The tendency to believe that that conglomerates represent ‘safe’ diversified firms stems from the availability and representative heuristics. Some investors have a high familiarity with the strong track records of better known conglomerates with high profile CEOs, including GE and Wesfarmers, which have shaped investor perceptions about the benefits of corporate diversification (despite the fact that GE has performed dismally since the financial crisis). From this small but highly influential sample, some PMs extrapolate and assign these attributes to other diversified firms.
The trend towards corporate focus and strong performance from focussed and less complex firms confirms that financial diversification has won over corporate diversification. PMs who wish to participate in diversification benefits should do it themselves rather than out-sourcing to corporates.
Over-estimate the precision of DCF valuations at your peril
Price targets and DCF valuations have taken on a tremendous amount of importance amongst sell-side analysts over time. Changes to recommendations are often supported by the price of a stocks being significantly higher or lower than the analyst’s target price, which is typically based on a DCF valuation.
Modelling a DCF valuation can offer a sell-side analyst a competitive advantage. A detailed and granular model provides scope for sensitivity and scenario analyses, which some PMs have a strong appetite for.
But the long duration of stocks means that DCF valuations are awfully sensitive to inputs used, including the perpetuity growth rate and discount rate. To illustrate, I use the Gordon Growth dividend discount model (DDM) which says that the price of a stock is equal to its prospective dividend discounted at the rate of the discount rate minus the perpetuity growth rate in dividends.
The standard approach is to use the Capital Asset Pricing Model to calculate the discount rate, which equals the sum of the risk free rate and the product of a stock’s beta and the expected equity risk premium.
The chart below depicts the non-linear relationship of the DDM valuation (vertical axis) to variations in the discount rate (horizontal axis). The orange line corresponds to a high growth stock, and the blue line corresponds to a low growth stock. Both stocks are assumed to pay a dividend of $5 in the next period.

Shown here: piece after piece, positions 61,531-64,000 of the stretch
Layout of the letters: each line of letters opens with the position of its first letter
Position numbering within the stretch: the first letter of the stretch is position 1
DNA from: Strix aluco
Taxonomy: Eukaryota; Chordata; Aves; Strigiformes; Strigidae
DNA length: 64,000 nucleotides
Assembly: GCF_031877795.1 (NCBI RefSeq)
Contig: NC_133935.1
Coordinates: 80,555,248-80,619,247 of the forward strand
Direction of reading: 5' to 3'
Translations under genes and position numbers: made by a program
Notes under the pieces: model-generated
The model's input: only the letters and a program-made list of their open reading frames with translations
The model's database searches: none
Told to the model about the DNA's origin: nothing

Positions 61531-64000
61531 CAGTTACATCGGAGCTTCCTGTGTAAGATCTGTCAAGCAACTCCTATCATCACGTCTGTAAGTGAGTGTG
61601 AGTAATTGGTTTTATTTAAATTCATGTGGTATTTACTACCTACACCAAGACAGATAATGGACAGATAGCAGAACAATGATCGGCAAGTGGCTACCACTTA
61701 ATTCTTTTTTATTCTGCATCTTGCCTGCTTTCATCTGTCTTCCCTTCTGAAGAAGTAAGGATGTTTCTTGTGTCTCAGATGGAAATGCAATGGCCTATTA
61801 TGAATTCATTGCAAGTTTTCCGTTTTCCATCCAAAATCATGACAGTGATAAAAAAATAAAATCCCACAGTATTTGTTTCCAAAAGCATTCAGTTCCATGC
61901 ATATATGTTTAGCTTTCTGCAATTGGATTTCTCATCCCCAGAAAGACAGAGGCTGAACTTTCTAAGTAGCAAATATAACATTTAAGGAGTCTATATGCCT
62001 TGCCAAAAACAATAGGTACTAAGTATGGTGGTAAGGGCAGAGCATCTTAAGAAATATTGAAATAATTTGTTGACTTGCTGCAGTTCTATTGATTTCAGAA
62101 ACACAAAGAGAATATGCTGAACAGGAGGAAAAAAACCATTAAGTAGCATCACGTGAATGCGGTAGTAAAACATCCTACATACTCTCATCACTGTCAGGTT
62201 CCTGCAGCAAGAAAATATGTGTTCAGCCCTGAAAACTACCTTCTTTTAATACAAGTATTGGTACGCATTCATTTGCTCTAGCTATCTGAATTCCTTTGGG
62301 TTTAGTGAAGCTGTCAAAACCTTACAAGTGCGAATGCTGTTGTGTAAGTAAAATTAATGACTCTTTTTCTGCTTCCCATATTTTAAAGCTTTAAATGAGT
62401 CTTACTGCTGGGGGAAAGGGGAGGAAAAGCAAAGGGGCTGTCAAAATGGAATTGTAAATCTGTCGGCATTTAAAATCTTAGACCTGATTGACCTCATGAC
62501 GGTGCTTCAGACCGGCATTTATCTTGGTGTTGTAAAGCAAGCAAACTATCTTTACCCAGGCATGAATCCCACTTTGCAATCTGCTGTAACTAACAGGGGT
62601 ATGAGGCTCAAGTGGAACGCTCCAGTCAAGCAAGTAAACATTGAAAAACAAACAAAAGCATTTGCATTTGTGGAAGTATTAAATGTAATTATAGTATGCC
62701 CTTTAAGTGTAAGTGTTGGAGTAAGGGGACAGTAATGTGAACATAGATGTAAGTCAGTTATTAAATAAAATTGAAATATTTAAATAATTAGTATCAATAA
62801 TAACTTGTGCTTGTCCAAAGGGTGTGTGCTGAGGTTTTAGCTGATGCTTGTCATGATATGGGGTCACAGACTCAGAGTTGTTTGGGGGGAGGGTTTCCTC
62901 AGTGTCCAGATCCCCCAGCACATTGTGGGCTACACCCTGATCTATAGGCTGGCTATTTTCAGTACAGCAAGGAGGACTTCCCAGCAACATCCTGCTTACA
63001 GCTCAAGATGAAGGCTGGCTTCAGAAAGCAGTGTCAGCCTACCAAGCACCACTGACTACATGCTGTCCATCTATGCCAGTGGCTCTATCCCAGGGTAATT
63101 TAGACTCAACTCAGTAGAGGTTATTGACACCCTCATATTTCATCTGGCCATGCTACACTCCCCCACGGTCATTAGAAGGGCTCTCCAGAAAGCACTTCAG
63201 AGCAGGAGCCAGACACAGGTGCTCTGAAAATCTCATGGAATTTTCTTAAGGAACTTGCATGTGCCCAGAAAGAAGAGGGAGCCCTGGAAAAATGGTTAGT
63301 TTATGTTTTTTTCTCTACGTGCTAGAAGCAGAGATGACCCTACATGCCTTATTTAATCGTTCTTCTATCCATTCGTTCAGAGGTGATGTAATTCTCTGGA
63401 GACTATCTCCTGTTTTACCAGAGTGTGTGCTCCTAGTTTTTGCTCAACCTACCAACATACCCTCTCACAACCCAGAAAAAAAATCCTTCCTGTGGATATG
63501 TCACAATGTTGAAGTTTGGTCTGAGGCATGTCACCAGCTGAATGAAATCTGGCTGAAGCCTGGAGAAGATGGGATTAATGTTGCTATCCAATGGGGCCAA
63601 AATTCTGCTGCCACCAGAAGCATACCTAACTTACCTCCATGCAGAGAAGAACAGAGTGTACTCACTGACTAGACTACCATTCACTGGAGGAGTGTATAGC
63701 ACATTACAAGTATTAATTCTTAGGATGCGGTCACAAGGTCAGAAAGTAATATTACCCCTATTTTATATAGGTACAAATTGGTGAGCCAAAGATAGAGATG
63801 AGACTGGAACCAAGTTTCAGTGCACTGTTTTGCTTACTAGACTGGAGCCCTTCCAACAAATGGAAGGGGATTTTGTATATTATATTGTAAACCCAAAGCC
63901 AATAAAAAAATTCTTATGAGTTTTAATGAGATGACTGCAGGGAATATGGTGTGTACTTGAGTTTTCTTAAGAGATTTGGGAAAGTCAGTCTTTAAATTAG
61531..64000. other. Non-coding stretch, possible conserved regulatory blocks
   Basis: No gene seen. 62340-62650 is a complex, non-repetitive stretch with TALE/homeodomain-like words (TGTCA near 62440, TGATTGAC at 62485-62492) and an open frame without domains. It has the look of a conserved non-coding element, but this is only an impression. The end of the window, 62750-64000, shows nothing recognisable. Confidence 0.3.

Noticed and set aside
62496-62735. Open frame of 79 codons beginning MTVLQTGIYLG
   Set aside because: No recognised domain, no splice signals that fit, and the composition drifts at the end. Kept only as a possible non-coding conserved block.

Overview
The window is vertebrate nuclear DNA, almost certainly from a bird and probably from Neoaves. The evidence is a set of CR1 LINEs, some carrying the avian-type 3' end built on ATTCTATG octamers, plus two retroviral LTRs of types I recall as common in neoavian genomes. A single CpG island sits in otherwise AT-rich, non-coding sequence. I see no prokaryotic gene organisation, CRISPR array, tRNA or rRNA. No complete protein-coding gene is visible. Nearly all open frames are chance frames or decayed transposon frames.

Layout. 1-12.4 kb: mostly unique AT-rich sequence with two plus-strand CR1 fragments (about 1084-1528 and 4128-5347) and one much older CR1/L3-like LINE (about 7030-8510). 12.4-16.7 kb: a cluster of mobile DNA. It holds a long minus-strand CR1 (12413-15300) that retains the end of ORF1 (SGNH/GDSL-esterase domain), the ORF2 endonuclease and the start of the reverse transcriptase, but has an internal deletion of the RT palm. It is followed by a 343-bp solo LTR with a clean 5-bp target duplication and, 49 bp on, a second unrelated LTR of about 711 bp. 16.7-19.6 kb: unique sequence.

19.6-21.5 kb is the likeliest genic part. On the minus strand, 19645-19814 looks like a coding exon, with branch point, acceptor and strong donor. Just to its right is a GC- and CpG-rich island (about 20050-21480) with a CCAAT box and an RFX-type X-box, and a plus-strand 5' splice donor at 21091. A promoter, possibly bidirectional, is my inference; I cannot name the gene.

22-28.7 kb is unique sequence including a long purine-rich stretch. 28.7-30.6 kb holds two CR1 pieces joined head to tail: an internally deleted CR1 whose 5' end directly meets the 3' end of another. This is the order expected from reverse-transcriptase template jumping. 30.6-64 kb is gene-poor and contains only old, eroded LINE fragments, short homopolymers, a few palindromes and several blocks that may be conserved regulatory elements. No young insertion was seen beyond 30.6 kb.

For the low growth stock, a small increase in the discount rate from 6% to 8% is associated with the DDM valuation halving from $250 per share to $125! The relationship becomes flatter or less sensitive at higher discount rates. But even a lift in the discount rate from 14% to 16% reduces the DDM valuation by close to 20%.
The steepness of the curve for the high growth stock confirms that the DDM valuation is even more sensitive to changes in the discount rate. A rise of only 50 basis points in the discount rate to 9% is enough to reduce the valuation by half to $512. To put the discount rate effect in perspective, subject to the assumptions used for the risk free rate and risk premium, a tiny rise in the stock’s beta from 0.8 to 0.9 is enough to generate a 50 basis point lift in the discount rate to 9%.
Insights from behavioural finance can help shed light on why sell-side analysts continue to rely heavily on DCFs in their decision making process, despite the sensitivity of inputs used. First, the DCF valuation framework is considered by many to be more intellectually rigorous than other valuation techniques, including price to book and price to earnings ratios. Second, the availability heuristic causes people to turn their attention to what is directly observable. It so happens that the output of the DDM is easy to interpret and directly observable, while the inputs are not. Third, the view that a stock has an intrinsic value helps to anchor our expectations and filter out what we consider to be irrelevant information. Fourth, when billions of dollars are at stake, stakeholders assign a greater level of precision to DCF valuations than is warranted thanks to the institutional setting.
In short, PMs should be wary of sell-side analysts who bang the table with a high conviction buy or sell call based on their DCF valuation. Over-estimate the precision of DCF valuations at your peril, particularly for high growth stocks.
In the third instalment of this series, Evidente highlights the importance of seeking out independent and alternative sources of information to generate sustainable alpha, argues that price gaps do not necessarily amount to burst bubbles, and warns of the tendency and costs of riding losers for too long and selling winners too early.